Clyde claims not to record, store, or use any voice or video call data from users

Ben Wodecki, Jr. Editor

March 10, 2023

3 Min Read

At a Glance

  • Discord releases Clyde, a chatbot for servers that were built using models from ChatGPT makers OpenAI
  • Discord also showcases an AI text-to-image collaborative whiteboard space and an AI server moderator tool
  • Users have privacy concerns, but Discord says OpenAI is not allowed to use its user data to train its models

Popular voice and instant messaging platform Discord, which has around 150 million monthly active users, has become the latest brand to launch an AI chatbot.

Clyde, which shares the name of the robot on Discord’s logo, can answer user questions and have extended conversations. The generative AI application can also recommend playlists and post GIFs and emojis. Users simply @Clyde in a server and the chatbot will appear.

It’s early days for Clyde, but according to Discord’s platform ecosystem VP, Anjney Midha, the company is keen to make the chatbot “a fundamental part of the Discord experience.”

View post on Twitter

Clyde was built using tech from ChatGPT creators OpenAI. Some users reacted to the move with Twitter posts expressing concern over privacy concerns. However, Discord said that OpenAI is not permitted to use Discord user data to train its general models.

According to Discord, Clyde can only store and use the information and access messages sent directly to it or sent in a thread it created.

“We also ensured that Clyde does not record, store or use any voice or video call data from users.”

The decision to use OpenAI tech to build its new AI offerings is noteworthy, given OpenAI’s close alignment with Microsoft. Microsoft tried to purchase Discord for $10 billion, only for the chat platform to walk away from the deal in April 2021.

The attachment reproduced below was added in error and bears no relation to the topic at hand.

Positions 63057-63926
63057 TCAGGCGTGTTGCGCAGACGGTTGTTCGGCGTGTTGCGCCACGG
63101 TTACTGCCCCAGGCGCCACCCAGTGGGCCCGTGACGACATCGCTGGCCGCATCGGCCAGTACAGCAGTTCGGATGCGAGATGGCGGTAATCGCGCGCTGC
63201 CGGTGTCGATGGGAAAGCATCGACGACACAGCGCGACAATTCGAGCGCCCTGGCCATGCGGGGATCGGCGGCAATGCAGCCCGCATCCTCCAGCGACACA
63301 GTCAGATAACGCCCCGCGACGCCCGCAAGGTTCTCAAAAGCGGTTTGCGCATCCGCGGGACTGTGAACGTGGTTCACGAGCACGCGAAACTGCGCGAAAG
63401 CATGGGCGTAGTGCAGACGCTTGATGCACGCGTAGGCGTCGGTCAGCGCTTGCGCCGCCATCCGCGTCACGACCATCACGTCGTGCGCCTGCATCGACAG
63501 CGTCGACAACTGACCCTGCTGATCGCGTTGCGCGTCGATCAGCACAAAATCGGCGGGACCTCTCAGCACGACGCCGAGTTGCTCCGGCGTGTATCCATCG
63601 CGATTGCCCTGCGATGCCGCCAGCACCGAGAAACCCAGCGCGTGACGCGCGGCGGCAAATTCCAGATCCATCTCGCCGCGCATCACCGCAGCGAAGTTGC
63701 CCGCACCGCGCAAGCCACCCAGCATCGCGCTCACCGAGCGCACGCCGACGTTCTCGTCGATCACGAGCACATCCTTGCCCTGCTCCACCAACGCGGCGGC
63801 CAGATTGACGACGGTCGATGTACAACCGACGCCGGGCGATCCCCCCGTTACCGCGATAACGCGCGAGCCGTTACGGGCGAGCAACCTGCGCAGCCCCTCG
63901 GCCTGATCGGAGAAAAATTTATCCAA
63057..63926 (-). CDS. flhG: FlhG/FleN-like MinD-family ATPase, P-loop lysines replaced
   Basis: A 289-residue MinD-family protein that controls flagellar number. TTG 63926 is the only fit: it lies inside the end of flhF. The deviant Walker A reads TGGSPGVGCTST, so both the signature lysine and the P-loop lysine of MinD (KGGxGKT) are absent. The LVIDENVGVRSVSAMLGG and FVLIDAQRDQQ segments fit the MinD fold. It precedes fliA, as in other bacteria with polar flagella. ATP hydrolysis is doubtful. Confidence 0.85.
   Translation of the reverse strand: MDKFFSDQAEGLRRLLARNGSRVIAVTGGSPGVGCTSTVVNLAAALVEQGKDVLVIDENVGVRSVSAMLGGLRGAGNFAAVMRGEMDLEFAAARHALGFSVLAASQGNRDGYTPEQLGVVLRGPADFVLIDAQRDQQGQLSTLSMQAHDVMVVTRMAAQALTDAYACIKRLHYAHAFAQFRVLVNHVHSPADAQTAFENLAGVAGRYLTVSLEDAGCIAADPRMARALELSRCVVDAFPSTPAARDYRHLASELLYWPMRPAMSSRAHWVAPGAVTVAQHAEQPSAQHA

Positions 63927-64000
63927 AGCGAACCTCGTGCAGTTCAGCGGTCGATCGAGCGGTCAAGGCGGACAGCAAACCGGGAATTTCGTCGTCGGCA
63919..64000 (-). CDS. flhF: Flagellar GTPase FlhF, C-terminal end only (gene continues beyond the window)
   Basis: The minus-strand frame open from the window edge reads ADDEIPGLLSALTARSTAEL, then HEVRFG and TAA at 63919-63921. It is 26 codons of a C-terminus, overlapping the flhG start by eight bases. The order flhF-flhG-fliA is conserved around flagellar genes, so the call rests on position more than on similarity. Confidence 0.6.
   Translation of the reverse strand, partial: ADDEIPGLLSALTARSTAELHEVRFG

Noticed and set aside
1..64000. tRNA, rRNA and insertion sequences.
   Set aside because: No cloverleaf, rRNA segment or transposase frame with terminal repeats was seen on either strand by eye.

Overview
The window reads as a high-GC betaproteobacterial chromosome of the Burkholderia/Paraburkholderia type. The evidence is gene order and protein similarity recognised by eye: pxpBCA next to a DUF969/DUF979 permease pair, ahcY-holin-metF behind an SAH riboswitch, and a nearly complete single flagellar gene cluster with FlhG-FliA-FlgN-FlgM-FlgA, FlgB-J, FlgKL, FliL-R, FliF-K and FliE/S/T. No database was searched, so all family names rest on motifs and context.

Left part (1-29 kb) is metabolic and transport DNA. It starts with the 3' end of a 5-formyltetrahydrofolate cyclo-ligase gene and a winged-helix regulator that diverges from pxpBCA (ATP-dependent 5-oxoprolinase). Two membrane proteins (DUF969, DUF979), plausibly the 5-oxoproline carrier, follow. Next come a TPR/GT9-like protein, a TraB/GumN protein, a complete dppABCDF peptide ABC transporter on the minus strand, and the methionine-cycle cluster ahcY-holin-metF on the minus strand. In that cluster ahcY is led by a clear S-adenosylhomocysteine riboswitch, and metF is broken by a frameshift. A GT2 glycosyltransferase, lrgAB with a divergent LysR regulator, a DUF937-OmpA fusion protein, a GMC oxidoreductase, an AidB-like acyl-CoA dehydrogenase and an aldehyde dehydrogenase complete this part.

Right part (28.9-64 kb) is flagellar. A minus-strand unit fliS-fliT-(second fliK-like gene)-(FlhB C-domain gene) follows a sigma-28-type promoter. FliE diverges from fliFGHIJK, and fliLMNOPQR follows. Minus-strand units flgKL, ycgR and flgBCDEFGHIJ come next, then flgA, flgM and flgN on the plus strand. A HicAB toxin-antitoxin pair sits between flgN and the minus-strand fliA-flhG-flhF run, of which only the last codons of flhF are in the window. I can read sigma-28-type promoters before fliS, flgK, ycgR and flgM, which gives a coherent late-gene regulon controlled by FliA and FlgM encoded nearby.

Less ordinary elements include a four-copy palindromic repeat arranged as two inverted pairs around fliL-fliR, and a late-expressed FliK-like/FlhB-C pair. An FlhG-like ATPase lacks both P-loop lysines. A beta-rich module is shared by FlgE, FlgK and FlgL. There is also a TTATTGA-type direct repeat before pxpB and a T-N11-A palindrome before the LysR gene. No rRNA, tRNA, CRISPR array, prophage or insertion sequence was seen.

AI-powered Discord Mod

Discord also announced an AI tool, powered by large language models, to moderator servers.

AutoMod AI, again using OpenAI’s underlying models, can automatically alert whenever a server rule has been broken, such as inappropriate user conversation.

The platform had been working on this for some time, with last year’s AutoMod found to have automatically blocked more than 45 million unwanted messages from servers. But AutoMod AI is designed in a way to understand a conversation’s context. It's currently being trialed on a limited number of servers.

More Discord AI

Another AI announcement saw Discord showcase AI-generated conversation summaries, meaning users can bundle messages into topics on servers to keep others informed of ongoing conversations. This feature is also being tested on a limited number of servers.

Discord also announced it was open-sourcing a generative AI-powered app that lets friends remix each others’ avatars.

Avatar Remix is available on GitHub. Developers can use the code and combine it with other generative AI image models. Replicate, the AI startup that recently emerged from stealth mode, is using the Avatar Remix code in its open-source community.

Discord has also revealed one of the most requested features on the platform – a shared whiteboard space for users to draw. Discord finally caved in, and combined it with an AI-powered text-to-image generator. Whiteboard with AI, only available in preview, allows users to draw collaboratively on a blank space and then use text prompts to turn those drawings into photorealistic images.

Discord’s Midha wrote: “In addition to these experiments, we are hard at work imagining other creative ways AI can come to life on Discord.”

Discord’s interest in AI isn’t limited to testing out new features either. Midha announced that the company is launching an AI incubator for startups.

Combined with the company’s startup ecosystem, Discord will now provide dedicated resources to developers that want to build AI on the platform.

Discord’s AI announcements were made mere days after Discord, usually accessed via mobile device apps and PC, brought its platform to Sony's PlayStation.

Read more about:

ChatGPT / Generative AI

About the Author(s)

Ben Wodecki

Jr. Editor

Ben Wodecki is the Jr. Editor of AI Business, covering a wide range of AI content. Ben joined the team in March 2021 as assistant editor and was promoted to Jr. Editor. He has written for The New Statesman, Intellectual Property Magazine, and The Telegraph India, among others. He holds an MSc in Digital Journalism from Middlesex University.

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